Mellisa McCarthy is my wife’s favorite current actress. Her movies are a guilty pleasure for her as much as old Adam Sandler movies were for me back in the day.
It’s the cinematic equivalent of comfort food, maybe not good for you, but good nonetheless. I am hit and miss with her movies. I find her shtick to be about as one note as your typical Tyler Perry “Madea” movie, but with added profanity and female bravado.
This movie works though, not because of the quality of the story or writing, but because of the talent of the actors in it, and the extent to which they take none of this seriously.
Jason Statham nearly steals them movie as a braggadocios CIA agent who spends half the film telling of his epic exploits (such as driving a car off a cliff onto a train while on fire—making sure to note that it was him that was on fire, not the car, or the train…) and the other half of the movie tripping over his own shoelaces. Bits such as that work well, while others such as a running gag about the CIA offices being full of rodents, fall flat.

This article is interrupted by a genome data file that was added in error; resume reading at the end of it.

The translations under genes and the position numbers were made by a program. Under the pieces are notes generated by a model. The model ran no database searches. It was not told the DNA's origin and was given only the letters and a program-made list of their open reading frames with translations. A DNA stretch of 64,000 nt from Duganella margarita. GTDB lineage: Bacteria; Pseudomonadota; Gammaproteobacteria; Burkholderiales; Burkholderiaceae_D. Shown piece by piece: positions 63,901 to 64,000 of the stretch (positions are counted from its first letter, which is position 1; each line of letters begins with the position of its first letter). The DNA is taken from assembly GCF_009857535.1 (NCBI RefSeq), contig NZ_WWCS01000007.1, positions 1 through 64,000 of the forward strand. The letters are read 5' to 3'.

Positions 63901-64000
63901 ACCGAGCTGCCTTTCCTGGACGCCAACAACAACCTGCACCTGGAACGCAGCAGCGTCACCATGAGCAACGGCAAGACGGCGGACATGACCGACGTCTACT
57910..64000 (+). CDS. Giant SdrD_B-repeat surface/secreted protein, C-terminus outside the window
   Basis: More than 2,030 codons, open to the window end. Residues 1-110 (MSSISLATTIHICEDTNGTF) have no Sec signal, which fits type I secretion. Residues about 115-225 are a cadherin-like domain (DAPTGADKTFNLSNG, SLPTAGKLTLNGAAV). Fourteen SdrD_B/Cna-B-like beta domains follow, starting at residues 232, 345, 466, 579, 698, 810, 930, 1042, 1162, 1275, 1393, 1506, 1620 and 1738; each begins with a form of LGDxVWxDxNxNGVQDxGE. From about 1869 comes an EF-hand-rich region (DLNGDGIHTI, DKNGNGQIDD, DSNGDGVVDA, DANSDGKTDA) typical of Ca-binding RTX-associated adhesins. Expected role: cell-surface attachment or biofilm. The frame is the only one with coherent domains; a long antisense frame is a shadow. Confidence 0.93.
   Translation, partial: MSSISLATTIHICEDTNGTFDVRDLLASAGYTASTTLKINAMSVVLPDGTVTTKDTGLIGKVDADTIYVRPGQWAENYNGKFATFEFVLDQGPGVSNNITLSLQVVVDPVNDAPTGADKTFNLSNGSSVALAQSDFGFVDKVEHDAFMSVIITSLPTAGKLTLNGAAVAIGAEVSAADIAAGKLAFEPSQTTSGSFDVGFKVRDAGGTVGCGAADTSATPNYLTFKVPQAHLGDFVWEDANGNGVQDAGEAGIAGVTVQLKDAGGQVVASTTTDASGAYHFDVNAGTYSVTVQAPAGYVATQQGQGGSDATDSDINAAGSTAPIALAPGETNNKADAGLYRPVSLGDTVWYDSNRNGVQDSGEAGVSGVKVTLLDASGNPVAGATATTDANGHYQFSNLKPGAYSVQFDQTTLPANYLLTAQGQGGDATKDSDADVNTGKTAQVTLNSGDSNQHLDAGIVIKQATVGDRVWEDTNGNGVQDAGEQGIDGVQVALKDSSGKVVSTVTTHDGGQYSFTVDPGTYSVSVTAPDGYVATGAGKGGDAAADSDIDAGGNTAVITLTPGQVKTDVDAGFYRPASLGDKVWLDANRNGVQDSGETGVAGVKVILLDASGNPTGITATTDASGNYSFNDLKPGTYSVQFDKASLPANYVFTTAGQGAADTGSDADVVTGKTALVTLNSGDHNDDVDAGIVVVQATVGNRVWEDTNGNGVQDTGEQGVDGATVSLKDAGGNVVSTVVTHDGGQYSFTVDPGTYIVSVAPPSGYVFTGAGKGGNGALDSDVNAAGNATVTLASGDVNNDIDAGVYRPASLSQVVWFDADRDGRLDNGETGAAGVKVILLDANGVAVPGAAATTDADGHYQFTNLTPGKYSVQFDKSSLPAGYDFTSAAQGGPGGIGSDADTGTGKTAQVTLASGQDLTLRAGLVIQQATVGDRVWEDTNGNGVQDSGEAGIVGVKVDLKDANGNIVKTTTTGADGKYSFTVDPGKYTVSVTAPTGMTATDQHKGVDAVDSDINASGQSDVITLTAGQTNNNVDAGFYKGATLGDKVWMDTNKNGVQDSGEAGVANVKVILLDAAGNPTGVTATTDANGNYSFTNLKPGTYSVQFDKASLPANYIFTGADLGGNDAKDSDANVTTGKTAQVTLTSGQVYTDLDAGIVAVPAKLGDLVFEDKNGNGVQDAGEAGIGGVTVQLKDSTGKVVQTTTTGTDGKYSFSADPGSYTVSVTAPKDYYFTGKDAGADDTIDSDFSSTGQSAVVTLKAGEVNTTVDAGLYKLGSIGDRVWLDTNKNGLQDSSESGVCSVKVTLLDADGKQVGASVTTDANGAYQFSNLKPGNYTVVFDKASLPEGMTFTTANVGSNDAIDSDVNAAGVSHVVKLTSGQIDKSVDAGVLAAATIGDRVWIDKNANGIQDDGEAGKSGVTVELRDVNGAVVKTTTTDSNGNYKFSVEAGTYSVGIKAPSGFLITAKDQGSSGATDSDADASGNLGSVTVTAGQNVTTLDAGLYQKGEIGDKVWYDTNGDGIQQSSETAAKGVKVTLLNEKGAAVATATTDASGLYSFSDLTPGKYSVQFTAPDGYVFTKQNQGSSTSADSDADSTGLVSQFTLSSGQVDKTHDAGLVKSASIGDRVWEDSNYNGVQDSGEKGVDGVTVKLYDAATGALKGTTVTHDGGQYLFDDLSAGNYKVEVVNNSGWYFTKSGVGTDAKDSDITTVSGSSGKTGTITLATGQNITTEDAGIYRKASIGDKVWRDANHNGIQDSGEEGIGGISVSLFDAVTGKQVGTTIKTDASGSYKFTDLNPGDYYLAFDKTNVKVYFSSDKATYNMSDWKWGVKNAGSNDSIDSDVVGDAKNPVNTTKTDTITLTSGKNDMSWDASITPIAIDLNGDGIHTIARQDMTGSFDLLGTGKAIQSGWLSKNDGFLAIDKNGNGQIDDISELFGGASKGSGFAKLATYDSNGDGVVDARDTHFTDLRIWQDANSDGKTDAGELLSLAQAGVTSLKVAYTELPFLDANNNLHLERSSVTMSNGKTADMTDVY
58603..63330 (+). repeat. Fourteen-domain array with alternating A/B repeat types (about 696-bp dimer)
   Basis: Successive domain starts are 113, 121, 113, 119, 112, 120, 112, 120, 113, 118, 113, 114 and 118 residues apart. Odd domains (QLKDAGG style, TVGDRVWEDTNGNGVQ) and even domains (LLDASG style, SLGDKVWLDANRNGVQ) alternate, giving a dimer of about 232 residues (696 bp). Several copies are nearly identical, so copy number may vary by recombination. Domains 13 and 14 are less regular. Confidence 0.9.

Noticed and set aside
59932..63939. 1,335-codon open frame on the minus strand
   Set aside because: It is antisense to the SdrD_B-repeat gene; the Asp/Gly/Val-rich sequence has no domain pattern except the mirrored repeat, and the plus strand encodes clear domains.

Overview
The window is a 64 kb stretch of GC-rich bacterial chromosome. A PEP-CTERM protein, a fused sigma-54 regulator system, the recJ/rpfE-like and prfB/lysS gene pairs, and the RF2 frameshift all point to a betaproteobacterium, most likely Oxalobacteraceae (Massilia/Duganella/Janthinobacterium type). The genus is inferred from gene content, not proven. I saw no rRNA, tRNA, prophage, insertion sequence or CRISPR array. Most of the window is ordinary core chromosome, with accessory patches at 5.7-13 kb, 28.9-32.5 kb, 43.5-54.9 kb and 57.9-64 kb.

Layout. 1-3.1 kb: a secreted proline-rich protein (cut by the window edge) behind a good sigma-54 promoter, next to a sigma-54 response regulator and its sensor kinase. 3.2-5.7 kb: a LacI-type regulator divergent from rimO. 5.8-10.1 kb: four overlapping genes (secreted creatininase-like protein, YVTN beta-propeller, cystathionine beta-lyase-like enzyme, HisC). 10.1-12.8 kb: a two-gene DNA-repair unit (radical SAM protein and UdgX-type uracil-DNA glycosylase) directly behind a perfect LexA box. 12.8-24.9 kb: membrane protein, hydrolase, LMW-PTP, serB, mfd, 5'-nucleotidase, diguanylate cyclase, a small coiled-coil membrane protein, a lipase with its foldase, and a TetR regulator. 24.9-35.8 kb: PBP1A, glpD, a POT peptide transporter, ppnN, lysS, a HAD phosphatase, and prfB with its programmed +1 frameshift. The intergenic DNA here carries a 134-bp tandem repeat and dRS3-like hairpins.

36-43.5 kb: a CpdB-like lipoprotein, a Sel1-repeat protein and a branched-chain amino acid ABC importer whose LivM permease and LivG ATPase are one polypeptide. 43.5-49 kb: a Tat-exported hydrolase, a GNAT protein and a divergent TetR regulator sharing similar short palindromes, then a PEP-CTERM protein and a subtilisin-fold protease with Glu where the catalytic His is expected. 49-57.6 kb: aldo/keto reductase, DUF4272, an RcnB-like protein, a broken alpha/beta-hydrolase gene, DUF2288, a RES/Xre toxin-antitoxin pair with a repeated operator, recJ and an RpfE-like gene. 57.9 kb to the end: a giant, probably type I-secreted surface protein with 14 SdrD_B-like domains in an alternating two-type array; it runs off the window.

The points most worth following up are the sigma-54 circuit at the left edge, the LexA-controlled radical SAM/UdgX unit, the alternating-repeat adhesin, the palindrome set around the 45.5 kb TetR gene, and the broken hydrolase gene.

McCarthy plays the same insult comic persona she has in all her previous films, which plays more tolerably to me when her co-stars are allowed dish back a few zingers instead of just being walking punchlines.
The main person doing the dishing back is Rose Byrne who plays Rayna Boyanov, a spoiled heiress in possession of a stolen nuke who has great fun playing a stereotypical vapid socialite.
Jude Law also has a fun role as “Agent Fine” a CIA field operative who may or may not have gone rogue and the man McCarthy’s character is desperately infatuated with. The spy movie genre is one that has already been thoroughly spoofed to good measure in Austin Power’s flicks and other films.
Now this spy spoof genre is becoming a parody of itself, which is a very meta thing to contemplate. With movies like this, and the sappy “This Means War” chick flick starring Reese Witherspoon, I think it is now time for this genre to go ahead and swallow that cyanide capsule, before it completely self destructs.
The success of this movie is not proof of the genre’s revitalization, it is merely the exception to prove the rule.
Spy gets a three out of five: SATISFYING.